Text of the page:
What actually takes the show from nice to great is its pragmatic handling of highly sensitive political content. Sensibly navigated matters like Islamophobia, dangerous right-wing nationalism, menacing caste oppression, the pretentious progressiveness of the left, the convenient disregard for the LGBT rights and the facade of bureaucracy; each one of them hits the mark. Even the slightly subtle ones like the cop asking Kabir if he is a madrasi when he says his name is just Kabir M, or politely stating that toxic patriarchy exists not just in slums but even in Swarg Lok (the Mehras); all of these are carefully woven into the screenplay so not to sound like a preacher’s sermon.
The C.N.Annadurai government in 1968 in Tamil Nadu passed a circular to all government offices in which he directed to remove all religious idols, portraits or anything remotely pertaining to a particular religion and to refrain from doing any worship or poojas in the work place as the state is unwaveringly secular. But even today, to what extent it is practiced is what stings. Ansari’s (Ishwak Singh) subtle variations say a lot in the scene where the police constables hold a pooja in the station. The interest lies not in what is said, but in what is not said. Every character however small makes an impression, thanks to the painstaking attention to detail.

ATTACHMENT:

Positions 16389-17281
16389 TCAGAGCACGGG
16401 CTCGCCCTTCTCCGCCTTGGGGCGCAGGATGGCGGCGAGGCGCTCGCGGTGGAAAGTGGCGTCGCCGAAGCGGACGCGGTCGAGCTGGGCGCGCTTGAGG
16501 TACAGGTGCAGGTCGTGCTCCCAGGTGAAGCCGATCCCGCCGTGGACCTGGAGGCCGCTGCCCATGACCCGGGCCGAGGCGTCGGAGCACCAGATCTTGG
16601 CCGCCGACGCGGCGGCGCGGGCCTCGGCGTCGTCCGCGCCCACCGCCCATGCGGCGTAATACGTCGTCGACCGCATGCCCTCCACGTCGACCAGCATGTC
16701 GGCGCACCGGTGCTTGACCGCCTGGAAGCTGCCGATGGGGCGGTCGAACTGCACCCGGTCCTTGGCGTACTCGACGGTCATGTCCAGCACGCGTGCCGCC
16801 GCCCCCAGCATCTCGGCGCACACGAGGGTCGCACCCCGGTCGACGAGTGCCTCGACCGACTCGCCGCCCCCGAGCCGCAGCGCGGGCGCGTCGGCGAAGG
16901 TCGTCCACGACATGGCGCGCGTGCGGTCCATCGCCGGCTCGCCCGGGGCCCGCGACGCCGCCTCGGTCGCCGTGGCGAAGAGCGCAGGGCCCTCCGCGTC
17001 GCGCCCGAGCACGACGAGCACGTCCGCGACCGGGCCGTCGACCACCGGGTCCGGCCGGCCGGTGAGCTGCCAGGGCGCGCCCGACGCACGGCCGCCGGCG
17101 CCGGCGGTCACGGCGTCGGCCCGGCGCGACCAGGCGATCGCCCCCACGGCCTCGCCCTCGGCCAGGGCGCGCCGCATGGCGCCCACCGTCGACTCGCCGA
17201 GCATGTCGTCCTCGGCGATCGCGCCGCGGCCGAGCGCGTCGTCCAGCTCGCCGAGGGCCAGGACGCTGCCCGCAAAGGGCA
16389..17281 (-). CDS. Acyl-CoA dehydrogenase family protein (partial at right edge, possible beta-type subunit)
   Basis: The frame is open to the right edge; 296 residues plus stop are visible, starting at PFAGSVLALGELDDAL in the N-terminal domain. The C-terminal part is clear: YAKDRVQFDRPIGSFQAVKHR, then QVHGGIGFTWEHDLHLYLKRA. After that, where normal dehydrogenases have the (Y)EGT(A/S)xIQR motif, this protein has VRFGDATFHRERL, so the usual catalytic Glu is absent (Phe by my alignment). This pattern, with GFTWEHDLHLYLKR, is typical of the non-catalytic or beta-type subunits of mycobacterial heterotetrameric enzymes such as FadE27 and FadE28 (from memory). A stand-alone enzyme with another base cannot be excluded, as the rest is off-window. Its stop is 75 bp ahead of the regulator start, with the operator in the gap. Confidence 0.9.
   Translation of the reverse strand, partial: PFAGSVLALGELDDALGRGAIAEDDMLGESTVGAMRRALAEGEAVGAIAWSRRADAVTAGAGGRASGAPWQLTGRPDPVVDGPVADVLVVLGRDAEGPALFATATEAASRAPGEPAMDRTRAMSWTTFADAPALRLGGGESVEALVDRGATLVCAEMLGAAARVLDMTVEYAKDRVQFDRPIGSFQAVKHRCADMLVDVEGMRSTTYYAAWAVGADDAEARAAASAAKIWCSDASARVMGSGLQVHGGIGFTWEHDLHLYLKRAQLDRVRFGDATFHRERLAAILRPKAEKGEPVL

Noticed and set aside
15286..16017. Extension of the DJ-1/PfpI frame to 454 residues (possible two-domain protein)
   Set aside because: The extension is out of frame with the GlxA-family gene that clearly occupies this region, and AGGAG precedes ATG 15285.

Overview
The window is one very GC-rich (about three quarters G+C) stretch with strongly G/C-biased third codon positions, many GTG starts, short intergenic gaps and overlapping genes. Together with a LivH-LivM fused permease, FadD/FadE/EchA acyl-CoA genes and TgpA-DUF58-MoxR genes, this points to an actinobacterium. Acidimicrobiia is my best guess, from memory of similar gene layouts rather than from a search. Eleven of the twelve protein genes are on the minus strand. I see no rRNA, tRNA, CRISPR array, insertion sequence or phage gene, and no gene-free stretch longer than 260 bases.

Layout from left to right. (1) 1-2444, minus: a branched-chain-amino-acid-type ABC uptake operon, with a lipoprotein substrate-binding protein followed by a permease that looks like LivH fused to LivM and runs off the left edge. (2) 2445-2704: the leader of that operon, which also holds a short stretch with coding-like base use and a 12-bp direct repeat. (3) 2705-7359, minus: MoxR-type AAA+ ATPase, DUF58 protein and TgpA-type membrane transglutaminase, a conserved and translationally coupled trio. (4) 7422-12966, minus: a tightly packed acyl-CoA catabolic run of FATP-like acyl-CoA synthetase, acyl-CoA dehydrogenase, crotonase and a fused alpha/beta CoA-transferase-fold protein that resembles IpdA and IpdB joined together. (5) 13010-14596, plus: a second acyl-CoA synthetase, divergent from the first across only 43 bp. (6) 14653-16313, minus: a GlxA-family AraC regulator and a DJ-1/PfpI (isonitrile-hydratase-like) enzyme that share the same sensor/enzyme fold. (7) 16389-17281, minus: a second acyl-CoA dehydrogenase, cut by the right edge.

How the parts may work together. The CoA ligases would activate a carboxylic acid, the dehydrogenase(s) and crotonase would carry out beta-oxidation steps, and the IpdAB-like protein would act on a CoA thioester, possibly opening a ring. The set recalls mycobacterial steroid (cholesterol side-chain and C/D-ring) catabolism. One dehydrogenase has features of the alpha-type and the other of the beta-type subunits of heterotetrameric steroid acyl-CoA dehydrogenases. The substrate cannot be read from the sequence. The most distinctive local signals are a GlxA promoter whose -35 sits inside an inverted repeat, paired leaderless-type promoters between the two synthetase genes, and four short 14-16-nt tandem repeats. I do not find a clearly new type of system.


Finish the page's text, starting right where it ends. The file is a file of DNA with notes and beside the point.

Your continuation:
Jaideep Ahlawat gives his career-defining performance as an exhausted cop with modest ambitions in life. As we start to gain insight into an average cop’s life, the character becomes so palpable that we start to empathize with him, which is what any makers would want a protagonist to achieve in the first episode or the first few minutes of a film. I loved his reaction every time he comes home exhausted and finds these boxes of Chinese absurdities or equally annoying crazy cranberries that his wife serves him instead of tea. But in the process, he is also not designed to be a virtue signaling cliché (thank god!). He curses, drinks on-duty, is tempted when a woman is offering herself and he even harasses a couple in a lodge when he has no reason to; it’s beautifully treading along the lines of gray. And other actors like Abishek Banerjee, Vipin Sharma, Swastika Mukherjee and Neeraj Kabi are all convincing with their coherent performances. The writing is like what Vipin Sharma says of the system, well-oiled machinery; everything falls in place contributing to the superstructure of the show.